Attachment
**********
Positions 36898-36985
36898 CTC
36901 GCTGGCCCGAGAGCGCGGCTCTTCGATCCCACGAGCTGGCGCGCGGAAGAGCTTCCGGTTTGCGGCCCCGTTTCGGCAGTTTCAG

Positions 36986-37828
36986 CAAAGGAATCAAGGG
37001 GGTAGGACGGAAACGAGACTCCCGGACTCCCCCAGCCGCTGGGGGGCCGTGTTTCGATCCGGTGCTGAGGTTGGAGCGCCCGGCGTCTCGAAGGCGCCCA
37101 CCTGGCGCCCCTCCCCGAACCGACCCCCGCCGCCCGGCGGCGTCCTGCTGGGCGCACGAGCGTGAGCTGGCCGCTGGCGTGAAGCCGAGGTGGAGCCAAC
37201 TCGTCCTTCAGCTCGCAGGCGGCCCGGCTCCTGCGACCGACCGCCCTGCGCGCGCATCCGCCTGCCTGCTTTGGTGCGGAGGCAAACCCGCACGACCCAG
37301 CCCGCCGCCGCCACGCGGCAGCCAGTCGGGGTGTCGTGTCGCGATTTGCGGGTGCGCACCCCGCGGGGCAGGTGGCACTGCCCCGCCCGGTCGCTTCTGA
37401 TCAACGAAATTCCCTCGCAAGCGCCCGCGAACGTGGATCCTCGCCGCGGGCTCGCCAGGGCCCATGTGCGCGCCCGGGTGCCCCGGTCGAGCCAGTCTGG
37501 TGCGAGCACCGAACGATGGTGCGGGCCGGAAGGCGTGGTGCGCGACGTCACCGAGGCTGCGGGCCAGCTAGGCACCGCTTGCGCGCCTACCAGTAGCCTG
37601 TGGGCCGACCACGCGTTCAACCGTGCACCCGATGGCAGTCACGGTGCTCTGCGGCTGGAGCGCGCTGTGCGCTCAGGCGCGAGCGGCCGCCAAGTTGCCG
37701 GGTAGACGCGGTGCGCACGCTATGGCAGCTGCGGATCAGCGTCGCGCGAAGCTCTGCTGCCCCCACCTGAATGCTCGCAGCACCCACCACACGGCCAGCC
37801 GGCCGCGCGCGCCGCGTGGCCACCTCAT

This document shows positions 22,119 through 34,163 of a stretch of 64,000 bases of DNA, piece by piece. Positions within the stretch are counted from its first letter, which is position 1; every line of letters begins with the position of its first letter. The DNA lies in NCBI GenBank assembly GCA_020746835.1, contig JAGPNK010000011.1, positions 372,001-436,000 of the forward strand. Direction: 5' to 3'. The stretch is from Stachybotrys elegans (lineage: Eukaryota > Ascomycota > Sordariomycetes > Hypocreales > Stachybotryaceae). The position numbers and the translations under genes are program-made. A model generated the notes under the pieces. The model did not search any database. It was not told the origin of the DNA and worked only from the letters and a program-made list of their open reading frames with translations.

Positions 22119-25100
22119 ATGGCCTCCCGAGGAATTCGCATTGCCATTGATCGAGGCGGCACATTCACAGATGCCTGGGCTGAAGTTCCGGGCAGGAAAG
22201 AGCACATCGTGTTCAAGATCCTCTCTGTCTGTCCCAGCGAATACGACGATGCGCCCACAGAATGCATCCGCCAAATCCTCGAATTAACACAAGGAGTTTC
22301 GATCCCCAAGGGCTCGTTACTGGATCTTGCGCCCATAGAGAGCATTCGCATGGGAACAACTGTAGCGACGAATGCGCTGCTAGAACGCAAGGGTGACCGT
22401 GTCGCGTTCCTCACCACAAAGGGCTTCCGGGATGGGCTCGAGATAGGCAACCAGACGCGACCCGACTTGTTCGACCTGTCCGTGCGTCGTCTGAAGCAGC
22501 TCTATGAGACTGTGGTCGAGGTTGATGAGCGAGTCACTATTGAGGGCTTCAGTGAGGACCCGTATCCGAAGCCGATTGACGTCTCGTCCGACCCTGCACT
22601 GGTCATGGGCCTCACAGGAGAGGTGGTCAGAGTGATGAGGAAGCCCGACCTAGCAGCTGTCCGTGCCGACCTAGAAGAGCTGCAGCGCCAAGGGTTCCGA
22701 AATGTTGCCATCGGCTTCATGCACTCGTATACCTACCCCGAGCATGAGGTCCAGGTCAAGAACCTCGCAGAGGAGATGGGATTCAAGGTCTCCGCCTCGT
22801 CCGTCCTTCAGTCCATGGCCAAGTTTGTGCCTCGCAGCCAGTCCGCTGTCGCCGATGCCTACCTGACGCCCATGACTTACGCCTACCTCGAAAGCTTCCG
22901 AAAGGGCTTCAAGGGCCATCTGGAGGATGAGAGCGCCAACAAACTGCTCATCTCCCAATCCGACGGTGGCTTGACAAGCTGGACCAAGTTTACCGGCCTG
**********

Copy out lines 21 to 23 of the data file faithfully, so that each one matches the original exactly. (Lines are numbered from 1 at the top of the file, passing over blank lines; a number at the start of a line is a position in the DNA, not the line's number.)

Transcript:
22501 TCTATGAGACTGTGGTCGAGGTTGATGAGCGAGTCACTATTGAGGGCTTCAGTGAGGACCCGTATCCGAAGCCGATTGACGTCTCGTCCGACCCTGCACT
22601 GGTCATGGGCCTCACAGGAGAGGTGGTCAGAGTGATGAGGAAGCCCGACCTAGCAGCTGTCCGTGCCGACCTAGAAGAGCTGCAGCGCCAAGGGTTCCGA
22701 AATGTTGCCATCGGCTTCATGCACTCGTATACCTACCCCGAGCATGAGGTCCAGGTCAAGAACCTCGCAGAGGAGATGGGATTCAAGGTCTCCGCCTCGT